Marie-Claire Tchecola, Nurse and Ebola Survivor
Donka Hospital Screening and Referral Unit
“I didn’t have hope, but I had courage.”
Marie-Claire Tchecoloa thought her life was over when she was admitted to an ETU in the Guinean capital Conakry in the spring of last year. A nurse at Donka Hospital, the country’s largest, for 15 years, Marie-Claire contracted the virus along with eight of her colleagues when they cared for a patient. “I couldn’t tell she had Ebola,” Marie says. “It is like malaria—the symptoms are so similar. At that point, we were not wearing cloves. Only surgeons and midwives got gloves.”
She spent two weeks in the ETU, fighting for her life. When the doctors said she could go home, Marie-Claire recalls being very afraid of the stigma and fear she would meet outside. She explains what was going through her mind at the time: “Will my children be afraid? Will I be able to touch them?”
When Marie-Claire arrived home, her daughters greeted her with open arms, ecstatic that their mother survived Ebola. “I felt so much relief,” says Marie-Claire. “I stayed one week at home and came back to [Donka Hospital].”
As a survivor, Marie-Claire felt she was in a unique position to identify the virus and fight the rumors and misinformation that was keeping so many people from seeking treatment. “If I am present [at Donka Hospital] I can save lives, so I came back to work,” she explains.
But not everyone was so welcoming. “Everyone rejected me [at Donka Hospital],” says Marie-Claire. “I accepted it. I had to be a witness so I could save people.”
Marie-Claire's fight against the virus that nearly claimed her life did not stop at Donka Hospital. She bravely went out into communities to share her story in an effort to convince people Ebola was real.
Her efforts caught the attention of the American ambassador in Guinea, who invited Marie to make a speech alongside him in a community. The talk was televised and when Marie-Claire came home that evening, she found her daughters sitting outside their home, their belongings scattered around them. The landlord saw the news and they were evicted—he would not rent to an Ebola survivor.
“We had to sleep on the street,” says Marie. “A teacher received us. It’s a very small apartment, but it is better there than on the street.”
Throughout everything, Marie-Claire kept working at Donka Hospital and battling misconceptions about Ebola. It is because of this remarkable courage and conviction that Marie was invited to the White House last year along with nine other women to receive a Women of Courage Award.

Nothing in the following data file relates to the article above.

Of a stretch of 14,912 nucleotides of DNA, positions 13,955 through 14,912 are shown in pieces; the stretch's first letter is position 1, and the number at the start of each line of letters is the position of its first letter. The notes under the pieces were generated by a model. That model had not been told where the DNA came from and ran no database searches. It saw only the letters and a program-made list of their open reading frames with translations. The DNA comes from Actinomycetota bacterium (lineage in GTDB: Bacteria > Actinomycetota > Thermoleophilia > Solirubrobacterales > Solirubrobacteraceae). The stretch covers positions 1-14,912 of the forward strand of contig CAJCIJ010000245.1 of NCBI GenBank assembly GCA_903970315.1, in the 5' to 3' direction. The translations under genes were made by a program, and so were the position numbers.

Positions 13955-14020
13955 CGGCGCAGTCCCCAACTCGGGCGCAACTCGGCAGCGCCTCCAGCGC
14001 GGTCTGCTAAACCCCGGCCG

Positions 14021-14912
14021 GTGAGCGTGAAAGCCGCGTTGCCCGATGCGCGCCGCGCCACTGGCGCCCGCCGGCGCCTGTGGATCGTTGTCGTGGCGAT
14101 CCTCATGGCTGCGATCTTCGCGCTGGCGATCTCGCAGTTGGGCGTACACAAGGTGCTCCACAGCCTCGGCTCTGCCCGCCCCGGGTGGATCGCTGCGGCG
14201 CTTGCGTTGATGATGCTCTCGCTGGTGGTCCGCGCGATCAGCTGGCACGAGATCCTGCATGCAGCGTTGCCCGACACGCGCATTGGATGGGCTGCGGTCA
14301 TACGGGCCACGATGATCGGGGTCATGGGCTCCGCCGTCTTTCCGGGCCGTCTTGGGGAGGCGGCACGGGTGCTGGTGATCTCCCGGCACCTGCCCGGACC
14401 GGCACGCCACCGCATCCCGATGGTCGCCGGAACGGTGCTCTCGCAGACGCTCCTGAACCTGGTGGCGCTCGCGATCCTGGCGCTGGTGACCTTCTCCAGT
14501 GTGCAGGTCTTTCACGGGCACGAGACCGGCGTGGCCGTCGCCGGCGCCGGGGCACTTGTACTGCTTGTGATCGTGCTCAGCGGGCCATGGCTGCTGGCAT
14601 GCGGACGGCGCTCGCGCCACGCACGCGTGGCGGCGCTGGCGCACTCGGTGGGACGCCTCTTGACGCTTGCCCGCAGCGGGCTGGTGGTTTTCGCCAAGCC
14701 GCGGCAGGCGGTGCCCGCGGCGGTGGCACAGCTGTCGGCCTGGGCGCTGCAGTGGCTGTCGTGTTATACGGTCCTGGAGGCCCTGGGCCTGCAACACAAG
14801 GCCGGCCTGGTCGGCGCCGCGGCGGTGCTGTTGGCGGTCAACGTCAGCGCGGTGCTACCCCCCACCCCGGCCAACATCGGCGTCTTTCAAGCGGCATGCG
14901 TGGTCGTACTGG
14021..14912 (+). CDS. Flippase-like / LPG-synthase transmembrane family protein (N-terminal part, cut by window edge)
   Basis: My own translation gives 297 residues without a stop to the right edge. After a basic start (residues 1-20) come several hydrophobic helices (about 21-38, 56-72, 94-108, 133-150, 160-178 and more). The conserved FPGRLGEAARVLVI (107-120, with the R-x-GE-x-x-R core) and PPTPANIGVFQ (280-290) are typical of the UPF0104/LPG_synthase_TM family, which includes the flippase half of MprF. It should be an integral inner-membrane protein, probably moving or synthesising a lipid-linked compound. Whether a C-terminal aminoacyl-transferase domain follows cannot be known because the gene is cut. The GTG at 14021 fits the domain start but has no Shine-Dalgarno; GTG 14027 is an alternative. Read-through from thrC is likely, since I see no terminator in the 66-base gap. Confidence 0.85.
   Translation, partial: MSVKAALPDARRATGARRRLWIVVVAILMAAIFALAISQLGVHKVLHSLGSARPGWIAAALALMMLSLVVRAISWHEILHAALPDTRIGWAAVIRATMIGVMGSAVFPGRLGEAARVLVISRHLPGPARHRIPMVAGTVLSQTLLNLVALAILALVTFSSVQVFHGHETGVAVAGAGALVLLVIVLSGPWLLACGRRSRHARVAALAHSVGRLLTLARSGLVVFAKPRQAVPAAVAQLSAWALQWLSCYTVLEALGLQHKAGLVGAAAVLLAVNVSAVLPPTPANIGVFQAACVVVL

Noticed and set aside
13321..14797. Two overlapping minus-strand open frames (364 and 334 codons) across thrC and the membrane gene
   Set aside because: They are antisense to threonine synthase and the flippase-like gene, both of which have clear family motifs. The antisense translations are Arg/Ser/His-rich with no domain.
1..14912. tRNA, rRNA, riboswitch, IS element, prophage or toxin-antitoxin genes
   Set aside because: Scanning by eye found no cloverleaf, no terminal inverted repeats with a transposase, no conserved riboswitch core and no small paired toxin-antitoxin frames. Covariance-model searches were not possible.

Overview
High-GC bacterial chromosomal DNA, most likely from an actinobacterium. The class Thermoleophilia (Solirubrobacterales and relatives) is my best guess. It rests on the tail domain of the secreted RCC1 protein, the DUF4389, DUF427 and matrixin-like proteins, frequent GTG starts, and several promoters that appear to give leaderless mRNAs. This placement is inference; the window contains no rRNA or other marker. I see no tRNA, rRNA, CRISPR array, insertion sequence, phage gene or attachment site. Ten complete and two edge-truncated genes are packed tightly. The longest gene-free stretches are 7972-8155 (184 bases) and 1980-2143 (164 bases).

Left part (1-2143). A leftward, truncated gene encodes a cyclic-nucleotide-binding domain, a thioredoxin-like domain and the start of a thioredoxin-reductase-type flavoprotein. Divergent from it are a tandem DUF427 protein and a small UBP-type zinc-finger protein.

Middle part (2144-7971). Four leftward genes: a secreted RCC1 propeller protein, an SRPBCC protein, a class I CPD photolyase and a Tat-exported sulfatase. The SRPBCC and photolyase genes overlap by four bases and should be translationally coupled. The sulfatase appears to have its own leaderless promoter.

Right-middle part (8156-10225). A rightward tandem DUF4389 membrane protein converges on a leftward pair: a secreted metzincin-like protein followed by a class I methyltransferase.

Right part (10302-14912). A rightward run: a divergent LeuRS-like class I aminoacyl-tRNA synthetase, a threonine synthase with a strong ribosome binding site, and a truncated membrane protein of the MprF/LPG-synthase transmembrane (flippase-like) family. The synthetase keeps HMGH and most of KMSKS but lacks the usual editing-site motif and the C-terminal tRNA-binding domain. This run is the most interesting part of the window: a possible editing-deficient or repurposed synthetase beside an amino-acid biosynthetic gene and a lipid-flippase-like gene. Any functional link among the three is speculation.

When asked why she thinks she was chosen for the award, Marie-Claire shrugs and replies, “I told the ambassador I am nothing in my country. I am like an insect around elephants…I don’t want power, just respect.”
Today, Marie-Claire is still at Donka Hospital, screening people for symptoms of Ebola at the triages that International Medical Corps created at the entrances to the infectious disease ward and the emergency room. “I love to work,” Marie-Claire says. “I studied so I could work.”
Fara Gabriel Tinguiano, Hygienist
Rapid Response Team
When Fara Gabriel Tinguiano reflects on the past year and a half, he feels proud of his contribution in the fight against Ebola in Guinea. “This is my contribution to improve the health of the population,” he says. “It was also a sacrifice—risking my life to save others.”
An engineer, Gabriel first worked in an ETU as a water, sanitation, and hygiene (WASH) system specialist. When the ETU closed, Gabriel joined International Medical Corps’ Rapid Response Team as the WASH lead, tasked with making sure their ambulance, personal protective equipment (PPE), and other supplies are sterilized and that the team follows strict IPC protocols to keep them safe from Ebola.
His greatest challenge in his work is the community resistance. “They used to threaten us,” Gabriel says. “They would surround us and say we were liars and insult us.”
Gabriel believes a lack of education is at the root of the opposition and defiance around Ebola. While the misconceptions about the virus are reducing, some still do not believe that Ebola is real, while others are suspicious that ETUs kill everyone they admit. “People are scared that when you go to the ETU they will kill you, even sell your body parts,” Gabriel explains.
He spends most of his days waiting at Phebe Hospital, the largest in the country, to transfer anyone who comes to the hospital with Ebola-like symptoms for testing. “I first make sure all the materials we use are in place,” he explains. “Then the medical staff investigates. The doctor tells us to start our work if the person meets the case definition [for a suspected Ebola case]. If it meets the case definition, I put on light PPE and divide the area into high and low-risk. I spray the ground and prepare the ambulance to transfer the patient. Two hygienists then go to collect the patient. After loading the patient, we disinfect the whole room.”
Throughout this process, Gabriel and his colleagues carefully explain what they are doing—and why—to the patient, the family, and the community chief to foster the trust and confidence needed for them to go about their work.
“Based on my experience, I think what the RRT is doing is good work because we respond rapidly to any disease in the community,” says Gabriel. “I hope the government will keep the RRTs going for other disease, not just Ebola.”